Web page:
extolmag_27_page_013_image_0002Now, on a personal note… At the tail end of last summer, my husband and I made a promise: We’re going to do better in 2019. Once the warm weather months arrived, we vowed we would continue working hard while also working to protect our precious downtime. We committed to enjoying the pool he maintains but we rarely enjoyed, and inviting friends, neighbors and family to take part, too. We agreed to make memories that have nothing to do with fodder for Facebook posts. “Look at faces, not devices” reads a sign in our home, a gentle reminder. We were adamant about ensuring we spend more time together as a family with our daughter as we explore the offerings around the Southern Indiana region, including music, art, festivals, farmers markets, sporting events, hometown celebrations. While we’re just getting started, I’m happy to report we have — mostly — made good on these personal promises and are determined to ensure we don’t let another summer pass by and leave us wondering what did we do with our time. No matter how you spend this summer, I hope you make the opportunity to enjoy with the ones you love. As always, thank you for taking the time to pick up Extol.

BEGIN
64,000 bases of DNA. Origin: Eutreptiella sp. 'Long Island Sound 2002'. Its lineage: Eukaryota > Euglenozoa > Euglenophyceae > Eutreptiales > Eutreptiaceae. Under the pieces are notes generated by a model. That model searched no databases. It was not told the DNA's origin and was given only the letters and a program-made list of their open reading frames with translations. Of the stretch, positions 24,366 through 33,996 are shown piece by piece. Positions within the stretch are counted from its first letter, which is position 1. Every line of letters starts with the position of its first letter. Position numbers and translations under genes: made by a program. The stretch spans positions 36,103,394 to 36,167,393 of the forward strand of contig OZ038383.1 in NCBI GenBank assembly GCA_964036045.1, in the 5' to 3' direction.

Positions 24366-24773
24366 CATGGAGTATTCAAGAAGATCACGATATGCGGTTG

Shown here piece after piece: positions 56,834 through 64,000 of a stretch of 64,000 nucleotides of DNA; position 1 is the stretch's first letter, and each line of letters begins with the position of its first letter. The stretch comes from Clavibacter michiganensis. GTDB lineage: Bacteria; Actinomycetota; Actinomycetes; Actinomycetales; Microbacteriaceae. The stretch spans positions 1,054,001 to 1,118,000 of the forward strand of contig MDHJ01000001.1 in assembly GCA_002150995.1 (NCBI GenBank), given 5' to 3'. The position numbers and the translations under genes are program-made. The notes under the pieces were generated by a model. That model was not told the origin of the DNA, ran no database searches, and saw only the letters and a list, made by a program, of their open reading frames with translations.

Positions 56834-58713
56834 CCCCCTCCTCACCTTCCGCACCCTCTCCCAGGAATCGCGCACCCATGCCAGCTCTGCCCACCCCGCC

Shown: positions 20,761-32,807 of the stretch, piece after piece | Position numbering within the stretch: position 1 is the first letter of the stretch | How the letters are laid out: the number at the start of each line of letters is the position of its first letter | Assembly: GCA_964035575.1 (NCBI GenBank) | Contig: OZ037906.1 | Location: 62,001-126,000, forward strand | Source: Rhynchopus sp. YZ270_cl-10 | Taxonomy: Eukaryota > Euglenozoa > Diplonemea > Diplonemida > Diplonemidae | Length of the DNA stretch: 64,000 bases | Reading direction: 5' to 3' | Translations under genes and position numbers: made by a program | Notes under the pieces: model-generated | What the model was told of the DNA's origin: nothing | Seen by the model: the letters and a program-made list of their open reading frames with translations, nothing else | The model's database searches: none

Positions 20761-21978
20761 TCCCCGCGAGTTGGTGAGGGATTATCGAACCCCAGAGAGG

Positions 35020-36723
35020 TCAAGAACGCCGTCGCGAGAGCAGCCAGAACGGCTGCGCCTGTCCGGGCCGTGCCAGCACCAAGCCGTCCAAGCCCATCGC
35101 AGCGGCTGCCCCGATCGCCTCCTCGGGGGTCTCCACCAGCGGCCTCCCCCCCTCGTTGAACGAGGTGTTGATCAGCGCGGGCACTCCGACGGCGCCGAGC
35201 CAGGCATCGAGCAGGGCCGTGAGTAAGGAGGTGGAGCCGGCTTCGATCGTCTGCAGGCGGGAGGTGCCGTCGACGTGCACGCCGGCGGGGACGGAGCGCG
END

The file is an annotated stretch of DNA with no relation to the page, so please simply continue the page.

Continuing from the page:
Angie Fenton

Editor in Chief




screen-shot-2018-06-05-at-5-32-20-pmPHOTO BY DANNY ALEXANDER

The Exchange Pub + Kitchen, 118 W. Main St. in New Albany, recently hosted Pooches on the Patio, this time benefiting Southern Indiana Animal Rescue, an all-volunteer organization. People and their pooches enjoyed the afternoon affair – but did you know The Exchange welcomes dogs any time the patio is open? So does Sam’s Food & Spirits, which is located at 702 Highlander Point Drive in Floyds Knobs. Unsure if your favorite establishment or event accepts pups? Just ask.



May 12 • The Exchange Pub + Kitchen New Albany

Photos by Danny Alexander